Tuesday, June 5, 2012

Drive

I can't really believe it, but after yesterday morning's run, I am "done" with my training for the Utah Valley Marathon. I ran 9 miles yesterday morning - a three mile warm up, 3x1 mile (6:24, 6:26, 6:15) and then a three mile cool down. I was pretty happy to hit that 6:15 mile, especially after the tough track work out the day before.

I had six easy miles this morning and there is nothing left before race day but shorter, easy runs and some strides. I have a post coming soon with my hopes and goals for UVM and reflections on this fairly short, but pretty dang awesome, training period.

I got the below question in an email and thought I would answer it here.

"So the question is….  you must be a very competitive person by nature.  How did you go from not running at all to running the high mileage you're doing now?  How did you convince yourself that you needed to qualify for Boston and keep setting personal bests?  That's an amazing turnaround….  what planted the seed?  Why didn't you just settle (like me) with running low mileage just to remain fit?  Just interested how it all started.  I just cannot imagine myself running that kind of mileage…."

First I need to say that I am not really a very competitive person. I am a very driven person though.  I have always been that way - if I am going to do something, I want to do it well. Really well. Not better than anyone else, but to the very best of my abilities. I graduated from high school fifth in my class of about 500 kids, with a generous scholarship to college. I always had straight A's in school. Whether I was showing horses, playing violin, or babysitting, I was dedicated and committed to doing the best I could.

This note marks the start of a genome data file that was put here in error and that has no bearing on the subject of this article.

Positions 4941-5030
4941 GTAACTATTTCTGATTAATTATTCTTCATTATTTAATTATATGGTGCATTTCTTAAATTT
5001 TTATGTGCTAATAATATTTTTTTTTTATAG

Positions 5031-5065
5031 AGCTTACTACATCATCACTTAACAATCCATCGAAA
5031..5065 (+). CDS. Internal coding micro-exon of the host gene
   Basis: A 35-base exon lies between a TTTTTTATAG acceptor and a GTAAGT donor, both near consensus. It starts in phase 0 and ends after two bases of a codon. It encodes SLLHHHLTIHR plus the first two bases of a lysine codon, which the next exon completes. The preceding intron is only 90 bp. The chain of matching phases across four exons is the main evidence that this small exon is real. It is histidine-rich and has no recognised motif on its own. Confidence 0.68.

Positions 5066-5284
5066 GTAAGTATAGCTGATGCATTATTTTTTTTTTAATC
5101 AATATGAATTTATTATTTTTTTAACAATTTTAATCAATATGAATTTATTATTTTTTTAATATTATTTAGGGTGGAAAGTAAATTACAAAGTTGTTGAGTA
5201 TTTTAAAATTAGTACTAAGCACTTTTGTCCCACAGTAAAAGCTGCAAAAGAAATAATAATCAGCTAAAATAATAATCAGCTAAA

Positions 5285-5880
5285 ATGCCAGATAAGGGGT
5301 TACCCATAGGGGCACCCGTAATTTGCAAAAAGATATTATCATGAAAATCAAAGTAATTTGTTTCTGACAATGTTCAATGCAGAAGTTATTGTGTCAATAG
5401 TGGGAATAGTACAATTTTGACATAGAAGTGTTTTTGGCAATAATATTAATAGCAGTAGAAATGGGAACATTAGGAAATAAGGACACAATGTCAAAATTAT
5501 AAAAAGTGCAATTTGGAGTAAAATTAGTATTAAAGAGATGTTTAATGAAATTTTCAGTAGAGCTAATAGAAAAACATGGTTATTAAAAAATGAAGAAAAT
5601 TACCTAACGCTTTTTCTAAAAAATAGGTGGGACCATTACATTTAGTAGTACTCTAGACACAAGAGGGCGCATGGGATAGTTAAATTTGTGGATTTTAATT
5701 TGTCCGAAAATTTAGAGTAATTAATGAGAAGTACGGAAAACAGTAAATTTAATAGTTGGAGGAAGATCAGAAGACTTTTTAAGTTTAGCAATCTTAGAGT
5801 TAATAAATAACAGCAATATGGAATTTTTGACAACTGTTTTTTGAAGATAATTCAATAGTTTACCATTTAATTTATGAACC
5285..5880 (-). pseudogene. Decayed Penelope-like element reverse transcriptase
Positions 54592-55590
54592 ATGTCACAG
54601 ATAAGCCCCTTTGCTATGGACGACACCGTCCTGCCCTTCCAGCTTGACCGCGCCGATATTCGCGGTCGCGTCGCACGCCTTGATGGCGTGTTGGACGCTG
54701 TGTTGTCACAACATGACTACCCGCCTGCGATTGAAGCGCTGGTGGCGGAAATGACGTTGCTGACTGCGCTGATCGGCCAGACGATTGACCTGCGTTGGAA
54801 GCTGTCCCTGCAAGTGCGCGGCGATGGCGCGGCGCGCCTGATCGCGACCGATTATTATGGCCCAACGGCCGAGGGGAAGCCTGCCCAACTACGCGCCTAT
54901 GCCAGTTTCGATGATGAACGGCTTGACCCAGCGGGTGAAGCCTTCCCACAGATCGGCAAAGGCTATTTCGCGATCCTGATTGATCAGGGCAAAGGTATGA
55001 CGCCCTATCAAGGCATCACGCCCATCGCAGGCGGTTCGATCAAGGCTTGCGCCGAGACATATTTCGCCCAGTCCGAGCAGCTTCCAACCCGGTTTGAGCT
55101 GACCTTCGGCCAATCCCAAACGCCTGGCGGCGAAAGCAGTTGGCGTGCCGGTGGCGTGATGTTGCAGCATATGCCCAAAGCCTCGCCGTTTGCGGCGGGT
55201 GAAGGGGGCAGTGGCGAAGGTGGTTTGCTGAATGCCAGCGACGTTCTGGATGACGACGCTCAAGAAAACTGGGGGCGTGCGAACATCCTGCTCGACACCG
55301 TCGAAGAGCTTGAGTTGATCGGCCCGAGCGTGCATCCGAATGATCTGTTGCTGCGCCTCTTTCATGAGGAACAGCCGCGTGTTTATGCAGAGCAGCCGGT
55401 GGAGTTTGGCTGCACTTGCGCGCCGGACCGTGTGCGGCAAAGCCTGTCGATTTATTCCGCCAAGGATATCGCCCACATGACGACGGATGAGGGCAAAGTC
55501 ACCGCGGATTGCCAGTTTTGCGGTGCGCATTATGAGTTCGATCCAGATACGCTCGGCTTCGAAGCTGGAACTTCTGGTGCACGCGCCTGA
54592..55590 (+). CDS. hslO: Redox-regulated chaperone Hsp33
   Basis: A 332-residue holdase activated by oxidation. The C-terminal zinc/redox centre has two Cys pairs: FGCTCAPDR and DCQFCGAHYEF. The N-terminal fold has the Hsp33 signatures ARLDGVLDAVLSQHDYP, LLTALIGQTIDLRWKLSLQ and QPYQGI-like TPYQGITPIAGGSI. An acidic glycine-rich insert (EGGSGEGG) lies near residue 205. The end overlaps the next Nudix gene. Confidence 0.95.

Again, I have never really had a strong desire to beat others, just to getting the most out of myself that I can. I have always wanted to be good at what I do.

When I started running just over three years ago, it was because I was looking for a new "tool" to help me lose weight. I never, ever imagined I would enjoy running, and I really never, ever imagined that I would be any good at it.

I have written about how hard that first run was, but how hooked I was from that very first day. For a while I settled in at running three miles a day, five days a week. I remember telling my dad that three miles was the perfect daily distance and I couldn't imagine running more than that regularly. Ha! That didn't last long.

Then I ran a 5k and found that I really enjoyed racing. Then Josh and I decided to sign up for a 10k and we both loved it. Then I ran on a Ragnar relay team (and trained hard for it). Then Jenny and I decided to train for and run a half marathon. Then I decided to train for a full marathon, thinking it would be a one-time thing that I crossed off my bucket list. Each time I fully enjoyed the new challenge, the training, the reward, and the sense of accomplishment. Each time I finished satisfied, excited, and ready to push myself a little further.

When I ran that first marathon in December 2010, I just knew I had found my distance. We had not finished the short walk from the finish line back to the hotel before I told Josh and my parents that I wanted to do another one. I couldn't stop smiling. I wanted to run another marathon because I loved the training. I loved the actual race. I loved the challenge. I wanted to train better. I wanted to race faster. I wanted to see how good I could be at the marathon distance.  I truly enjoyed the 5k's, 10k's, relay races, and half marathons, but in my heart I knew that day that I am a marathoner.